In July 2019, former prime minister Theresa May threw the gauntlet down to her successor before leaving Number 10, by announcing a wide-ranging review of the UK’s parental leave and pay policies. She lay the blame for the UK’s gender pay gap squarely on the division of childcare, stating that the UK’s current policy is “not sending fathers the correct message when our current leave allowances give women 26 times more leave than men”.
So, how shall we fix the problem? Should we simply take a chunk of women’s maternity leave and pay and give it to fathers? This is what they have effectively done in Finland, where fathers’ use-it-or-lose-it leave entitlement has increased, and the total amount of time women can take off in their new baby’s first year has decreased.
This could be one fix. But why should parental employment rights be a zero-sum game? Why should mothers’ rights be curtailed or replaced in order increase those of the father?
Our existing maternity legal protections are based on the distinct disadvantage that women face after pregnancy and childbirth. We absolutely want to see better pay and leave for new fathers, but not at the expense of new mothers. Why should new parents have to level down their rights?
Of course, the government may be intending to introduce nine months of paid leave for fathers, which would be great. In the meantime, Working Families is calling for 12 weeks of properly paid, use-it-or-lose-it leave for fathers, to be introduced alongside mothers’ current entitlements, including the fledgling shared parental leave (SPL) scheme.
SPL does not seem to attract much love from some commentators, but it is the best chance fathers have of taking extended chunks of leave, in theory, allowing them up to 50 weeks in addition to their paternity leave, while ensuring women’s current entitlements are not curtailed.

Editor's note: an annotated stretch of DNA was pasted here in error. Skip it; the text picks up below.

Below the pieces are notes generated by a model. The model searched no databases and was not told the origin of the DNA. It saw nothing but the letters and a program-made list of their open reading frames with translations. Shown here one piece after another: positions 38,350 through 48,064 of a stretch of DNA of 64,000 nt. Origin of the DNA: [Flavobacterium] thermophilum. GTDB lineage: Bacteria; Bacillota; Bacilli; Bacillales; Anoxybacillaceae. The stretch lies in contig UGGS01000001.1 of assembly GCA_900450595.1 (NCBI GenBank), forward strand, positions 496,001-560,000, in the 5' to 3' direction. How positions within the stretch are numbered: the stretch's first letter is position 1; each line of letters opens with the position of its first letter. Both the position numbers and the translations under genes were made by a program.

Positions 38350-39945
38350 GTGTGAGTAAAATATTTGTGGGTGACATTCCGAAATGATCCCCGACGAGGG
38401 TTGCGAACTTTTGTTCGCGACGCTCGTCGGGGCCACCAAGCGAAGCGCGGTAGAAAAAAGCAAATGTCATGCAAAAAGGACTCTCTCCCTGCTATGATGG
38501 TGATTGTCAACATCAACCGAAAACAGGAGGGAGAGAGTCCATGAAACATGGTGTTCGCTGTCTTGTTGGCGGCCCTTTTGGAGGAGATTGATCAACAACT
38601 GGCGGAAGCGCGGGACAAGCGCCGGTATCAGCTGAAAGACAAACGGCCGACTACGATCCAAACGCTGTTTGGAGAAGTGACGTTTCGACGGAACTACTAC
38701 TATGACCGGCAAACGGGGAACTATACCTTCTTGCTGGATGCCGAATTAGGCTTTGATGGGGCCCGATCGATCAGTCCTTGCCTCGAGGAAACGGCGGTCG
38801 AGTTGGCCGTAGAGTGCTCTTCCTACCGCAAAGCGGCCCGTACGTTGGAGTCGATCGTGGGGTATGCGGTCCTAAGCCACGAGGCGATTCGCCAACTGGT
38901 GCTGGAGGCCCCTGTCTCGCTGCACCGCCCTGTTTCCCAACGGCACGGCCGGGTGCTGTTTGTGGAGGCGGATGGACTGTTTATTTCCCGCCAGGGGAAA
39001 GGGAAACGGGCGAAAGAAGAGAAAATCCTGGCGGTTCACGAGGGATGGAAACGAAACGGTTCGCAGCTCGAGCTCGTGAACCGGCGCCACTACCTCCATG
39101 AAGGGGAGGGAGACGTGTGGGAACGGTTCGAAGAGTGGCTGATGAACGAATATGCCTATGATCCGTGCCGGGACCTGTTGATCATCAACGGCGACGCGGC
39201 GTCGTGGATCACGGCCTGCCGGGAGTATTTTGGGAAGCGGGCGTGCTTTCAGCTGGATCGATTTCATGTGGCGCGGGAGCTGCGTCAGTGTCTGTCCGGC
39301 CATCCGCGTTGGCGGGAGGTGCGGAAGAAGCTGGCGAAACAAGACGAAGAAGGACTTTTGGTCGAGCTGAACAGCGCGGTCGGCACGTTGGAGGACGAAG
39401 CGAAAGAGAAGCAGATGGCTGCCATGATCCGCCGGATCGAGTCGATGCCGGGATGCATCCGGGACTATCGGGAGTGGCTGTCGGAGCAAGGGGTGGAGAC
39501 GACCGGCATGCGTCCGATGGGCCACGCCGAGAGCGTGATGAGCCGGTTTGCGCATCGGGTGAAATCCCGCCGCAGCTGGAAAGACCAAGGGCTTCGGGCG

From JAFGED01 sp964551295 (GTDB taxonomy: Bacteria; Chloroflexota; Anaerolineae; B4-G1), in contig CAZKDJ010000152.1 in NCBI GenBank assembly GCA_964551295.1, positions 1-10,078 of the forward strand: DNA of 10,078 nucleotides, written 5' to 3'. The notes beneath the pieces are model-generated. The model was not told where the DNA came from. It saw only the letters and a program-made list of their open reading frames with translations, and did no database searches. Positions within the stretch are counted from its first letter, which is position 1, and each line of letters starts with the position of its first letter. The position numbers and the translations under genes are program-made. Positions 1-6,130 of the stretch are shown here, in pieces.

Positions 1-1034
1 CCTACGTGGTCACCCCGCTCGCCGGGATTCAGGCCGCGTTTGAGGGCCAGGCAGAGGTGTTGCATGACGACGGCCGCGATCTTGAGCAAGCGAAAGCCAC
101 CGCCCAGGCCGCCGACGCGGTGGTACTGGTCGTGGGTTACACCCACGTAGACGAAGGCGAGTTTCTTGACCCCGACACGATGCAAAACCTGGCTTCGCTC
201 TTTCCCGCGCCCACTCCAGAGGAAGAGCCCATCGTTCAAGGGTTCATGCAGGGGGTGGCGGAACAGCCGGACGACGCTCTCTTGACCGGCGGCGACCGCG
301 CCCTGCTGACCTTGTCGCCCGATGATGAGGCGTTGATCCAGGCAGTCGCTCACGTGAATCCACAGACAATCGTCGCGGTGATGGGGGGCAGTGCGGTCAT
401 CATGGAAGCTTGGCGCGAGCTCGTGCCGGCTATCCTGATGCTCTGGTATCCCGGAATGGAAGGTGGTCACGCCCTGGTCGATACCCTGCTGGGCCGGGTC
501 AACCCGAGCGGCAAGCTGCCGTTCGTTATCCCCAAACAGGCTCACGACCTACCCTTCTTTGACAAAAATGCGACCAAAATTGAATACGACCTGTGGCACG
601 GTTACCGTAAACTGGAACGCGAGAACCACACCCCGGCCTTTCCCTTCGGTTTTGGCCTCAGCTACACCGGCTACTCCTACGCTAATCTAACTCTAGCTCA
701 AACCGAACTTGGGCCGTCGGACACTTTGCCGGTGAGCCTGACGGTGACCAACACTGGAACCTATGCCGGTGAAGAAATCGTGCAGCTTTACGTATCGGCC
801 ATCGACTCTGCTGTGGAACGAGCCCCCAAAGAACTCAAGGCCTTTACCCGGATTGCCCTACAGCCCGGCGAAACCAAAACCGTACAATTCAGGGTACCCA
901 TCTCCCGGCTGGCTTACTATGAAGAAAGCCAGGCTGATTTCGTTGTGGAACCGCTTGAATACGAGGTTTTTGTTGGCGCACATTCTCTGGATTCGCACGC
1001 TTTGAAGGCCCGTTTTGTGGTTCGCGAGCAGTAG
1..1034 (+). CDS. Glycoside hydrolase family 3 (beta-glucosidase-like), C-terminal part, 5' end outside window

In his manifesto, prime minister Boris Johnson stated that he would tackle the barriers for fathers to accessing paternity leave. This should encompass access to SPL, too. The government should act quickly to improve pay by providing 90% salary replacement levels like maternity pay, ensuring self-employed fathers and those classified as ‘workers’ can access leave arrangements, and removing prohibitive qualifying periods. Without tackling these issues, this inequality in access will be replicated in any new system.
Looking further ahead, the UK government should introduce May’s vision of at least 12 weeks of properly paid, use-it-or-lose-it leave for all fathers.
Strengthening and adding to existing rights while moving towards more gender-equal entitlements will help ensure increasingly complex modern families have a menu of entitlements from which to configure the leave arrangements that work best for them in their new child’s first year.
Jane van Zyl is chief executive officer at Working Families